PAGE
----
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NOSTALGIA: Preserving Burnley’s cotton heritage with steam at Queen Street Mill

BURNLEY Council unveiled a project designed to save a vital part of the town’s industrial heritage -the preservation and redevelopment of Queen Street Mill, Harle Syke,

The scheme was launched in 1983, in conjunction with Pendle Heritage, with the aim of preserving the mill engine, boilers and part of the weaving shed in its original condition and so provide a working example of a typical 19th century weaving mill.

In addition, parts of the weaving shed were also to be divided into individual units, which would be rented to textile related firms. Ultimately, it was hoped the project could provide 100 new jobs.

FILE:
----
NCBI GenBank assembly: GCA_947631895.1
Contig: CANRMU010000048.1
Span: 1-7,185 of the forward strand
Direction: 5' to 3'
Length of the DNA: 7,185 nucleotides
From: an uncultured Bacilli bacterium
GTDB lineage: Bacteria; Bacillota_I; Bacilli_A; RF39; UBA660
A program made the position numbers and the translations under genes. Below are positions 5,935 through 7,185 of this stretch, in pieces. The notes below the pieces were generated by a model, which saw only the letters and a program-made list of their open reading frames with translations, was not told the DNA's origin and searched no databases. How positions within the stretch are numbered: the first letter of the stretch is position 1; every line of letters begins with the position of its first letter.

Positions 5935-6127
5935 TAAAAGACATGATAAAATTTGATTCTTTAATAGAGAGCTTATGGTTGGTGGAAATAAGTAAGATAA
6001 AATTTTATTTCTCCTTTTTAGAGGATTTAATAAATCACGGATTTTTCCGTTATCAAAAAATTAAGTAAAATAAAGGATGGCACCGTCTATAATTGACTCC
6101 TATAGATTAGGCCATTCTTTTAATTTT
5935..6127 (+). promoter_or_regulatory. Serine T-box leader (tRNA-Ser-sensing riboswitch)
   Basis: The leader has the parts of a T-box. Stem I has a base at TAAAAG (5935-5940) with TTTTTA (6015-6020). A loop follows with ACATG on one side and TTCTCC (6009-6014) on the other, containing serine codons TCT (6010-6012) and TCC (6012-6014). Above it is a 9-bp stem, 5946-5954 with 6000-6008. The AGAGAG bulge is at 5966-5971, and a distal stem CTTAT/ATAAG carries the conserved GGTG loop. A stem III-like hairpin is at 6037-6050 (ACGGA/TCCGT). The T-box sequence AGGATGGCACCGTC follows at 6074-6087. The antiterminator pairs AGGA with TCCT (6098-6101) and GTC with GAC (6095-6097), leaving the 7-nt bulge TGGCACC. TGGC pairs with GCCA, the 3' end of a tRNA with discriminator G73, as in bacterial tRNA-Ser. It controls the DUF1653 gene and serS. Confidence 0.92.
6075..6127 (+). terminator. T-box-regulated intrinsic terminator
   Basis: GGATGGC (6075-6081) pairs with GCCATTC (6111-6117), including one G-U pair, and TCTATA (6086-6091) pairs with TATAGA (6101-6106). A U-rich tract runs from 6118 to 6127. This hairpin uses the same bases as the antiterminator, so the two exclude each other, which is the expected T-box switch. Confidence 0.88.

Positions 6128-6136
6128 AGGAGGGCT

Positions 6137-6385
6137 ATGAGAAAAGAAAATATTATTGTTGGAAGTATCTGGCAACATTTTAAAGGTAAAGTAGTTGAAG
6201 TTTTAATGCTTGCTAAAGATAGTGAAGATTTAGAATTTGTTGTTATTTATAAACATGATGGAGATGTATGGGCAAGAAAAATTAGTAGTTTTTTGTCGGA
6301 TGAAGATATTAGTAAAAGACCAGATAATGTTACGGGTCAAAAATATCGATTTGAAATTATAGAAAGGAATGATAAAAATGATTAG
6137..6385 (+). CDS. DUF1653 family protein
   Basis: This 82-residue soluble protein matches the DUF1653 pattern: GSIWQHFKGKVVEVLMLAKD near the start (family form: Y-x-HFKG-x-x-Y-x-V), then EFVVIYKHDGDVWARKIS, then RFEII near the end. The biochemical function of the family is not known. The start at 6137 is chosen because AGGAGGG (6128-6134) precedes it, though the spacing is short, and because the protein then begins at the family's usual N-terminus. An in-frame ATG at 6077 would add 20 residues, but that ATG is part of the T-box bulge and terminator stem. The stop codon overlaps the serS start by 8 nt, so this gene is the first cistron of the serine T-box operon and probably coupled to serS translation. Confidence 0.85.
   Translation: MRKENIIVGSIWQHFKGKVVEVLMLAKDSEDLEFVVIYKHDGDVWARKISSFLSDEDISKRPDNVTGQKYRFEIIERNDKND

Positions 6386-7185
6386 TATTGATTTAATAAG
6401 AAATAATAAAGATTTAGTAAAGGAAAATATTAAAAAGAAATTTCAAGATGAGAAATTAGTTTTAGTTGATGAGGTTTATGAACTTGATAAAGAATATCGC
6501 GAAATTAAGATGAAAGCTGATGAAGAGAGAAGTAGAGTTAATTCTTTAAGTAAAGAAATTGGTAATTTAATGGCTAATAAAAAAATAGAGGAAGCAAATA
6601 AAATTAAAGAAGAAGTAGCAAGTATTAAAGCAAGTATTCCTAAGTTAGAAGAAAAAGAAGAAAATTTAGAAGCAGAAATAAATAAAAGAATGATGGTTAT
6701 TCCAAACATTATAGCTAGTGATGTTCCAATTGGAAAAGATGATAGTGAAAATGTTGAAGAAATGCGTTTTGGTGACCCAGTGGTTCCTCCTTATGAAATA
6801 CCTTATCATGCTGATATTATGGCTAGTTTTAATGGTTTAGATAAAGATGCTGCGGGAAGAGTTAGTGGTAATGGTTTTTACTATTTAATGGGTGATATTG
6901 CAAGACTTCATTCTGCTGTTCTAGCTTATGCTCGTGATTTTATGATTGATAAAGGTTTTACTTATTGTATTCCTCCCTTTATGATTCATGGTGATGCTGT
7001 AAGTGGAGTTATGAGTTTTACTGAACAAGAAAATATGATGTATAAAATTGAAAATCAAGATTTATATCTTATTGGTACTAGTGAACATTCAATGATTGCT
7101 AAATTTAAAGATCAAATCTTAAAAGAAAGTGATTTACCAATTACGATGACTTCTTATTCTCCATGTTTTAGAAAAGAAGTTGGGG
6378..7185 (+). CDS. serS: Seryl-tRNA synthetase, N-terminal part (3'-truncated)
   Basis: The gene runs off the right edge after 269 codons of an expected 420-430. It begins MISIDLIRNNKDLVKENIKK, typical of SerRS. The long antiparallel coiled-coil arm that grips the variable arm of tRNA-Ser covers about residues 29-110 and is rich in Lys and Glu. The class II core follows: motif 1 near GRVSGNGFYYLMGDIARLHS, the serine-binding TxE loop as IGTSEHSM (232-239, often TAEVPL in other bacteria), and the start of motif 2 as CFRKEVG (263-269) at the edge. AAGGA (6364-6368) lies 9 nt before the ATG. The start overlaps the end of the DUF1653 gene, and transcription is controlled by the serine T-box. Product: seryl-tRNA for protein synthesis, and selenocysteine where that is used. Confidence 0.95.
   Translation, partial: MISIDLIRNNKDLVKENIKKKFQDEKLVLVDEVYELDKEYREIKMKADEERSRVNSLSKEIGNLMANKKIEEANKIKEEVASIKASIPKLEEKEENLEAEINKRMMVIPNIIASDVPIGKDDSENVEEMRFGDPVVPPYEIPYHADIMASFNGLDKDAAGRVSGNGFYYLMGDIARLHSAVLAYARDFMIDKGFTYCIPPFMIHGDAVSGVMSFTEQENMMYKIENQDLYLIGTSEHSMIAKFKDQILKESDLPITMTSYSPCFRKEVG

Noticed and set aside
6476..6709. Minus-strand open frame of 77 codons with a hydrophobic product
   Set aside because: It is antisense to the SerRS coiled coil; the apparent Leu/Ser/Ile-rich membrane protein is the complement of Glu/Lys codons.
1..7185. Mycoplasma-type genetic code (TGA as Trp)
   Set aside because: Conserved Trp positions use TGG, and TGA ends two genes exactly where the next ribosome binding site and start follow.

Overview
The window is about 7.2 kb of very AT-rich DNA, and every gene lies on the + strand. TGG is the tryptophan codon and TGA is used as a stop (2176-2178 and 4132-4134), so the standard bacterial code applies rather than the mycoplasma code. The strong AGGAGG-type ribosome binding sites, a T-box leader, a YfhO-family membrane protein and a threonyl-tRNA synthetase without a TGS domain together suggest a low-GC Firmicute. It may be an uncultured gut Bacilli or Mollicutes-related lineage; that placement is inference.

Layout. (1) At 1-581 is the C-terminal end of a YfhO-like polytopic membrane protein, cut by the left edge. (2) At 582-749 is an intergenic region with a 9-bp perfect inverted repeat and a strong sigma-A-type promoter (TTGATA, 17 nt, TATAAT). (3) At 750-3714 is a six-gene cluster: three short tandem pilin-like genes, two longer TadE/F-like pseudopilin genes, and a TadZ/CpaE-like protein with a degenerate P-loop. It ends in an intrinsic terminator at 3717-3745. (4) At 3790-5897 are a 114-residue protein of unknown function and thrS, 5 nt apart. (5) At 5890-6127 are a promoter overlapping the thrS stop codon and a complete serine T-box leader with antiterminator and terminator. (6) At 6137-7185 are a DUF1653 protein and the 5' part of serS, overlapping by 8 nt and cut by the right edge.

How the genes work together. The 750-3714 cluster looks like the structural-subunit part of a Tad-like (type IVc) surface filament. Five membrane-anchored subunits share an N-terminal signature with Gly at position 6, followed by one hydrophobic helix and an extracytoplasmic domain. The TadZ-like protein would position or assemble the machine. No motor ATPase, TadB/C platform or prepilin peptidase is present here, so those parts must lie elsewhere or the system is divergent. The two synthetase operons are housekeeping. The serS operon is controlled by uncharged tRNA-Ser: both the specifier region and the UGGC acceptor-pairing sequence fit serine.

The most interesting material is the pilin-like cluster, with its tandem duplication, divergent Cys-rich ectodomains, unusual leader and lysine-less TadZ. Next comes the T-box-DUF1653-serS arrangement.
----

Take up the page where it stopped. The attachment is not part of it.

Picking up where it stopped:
Visitors would be welcomed as soon as the 500 horsepower steam engine was fired. Built in 1895 and originally called ‘Elizabeth West’, it was re-named Peace following the First World War.

Burnley grew on the strength of the weaving industry and steam powered mills became part of the townscape.

With the decline of the cotton industry, Queen Street Mill was the last example in Burnley and probably the country, of a steam powered mill, which still retained all its original features.

Built in the mid 1890s, the Queen Street Manufacturing Company was formed as a workers-producer co-operative and in its heyday weavers operated 1,400 small Lancashire looms.

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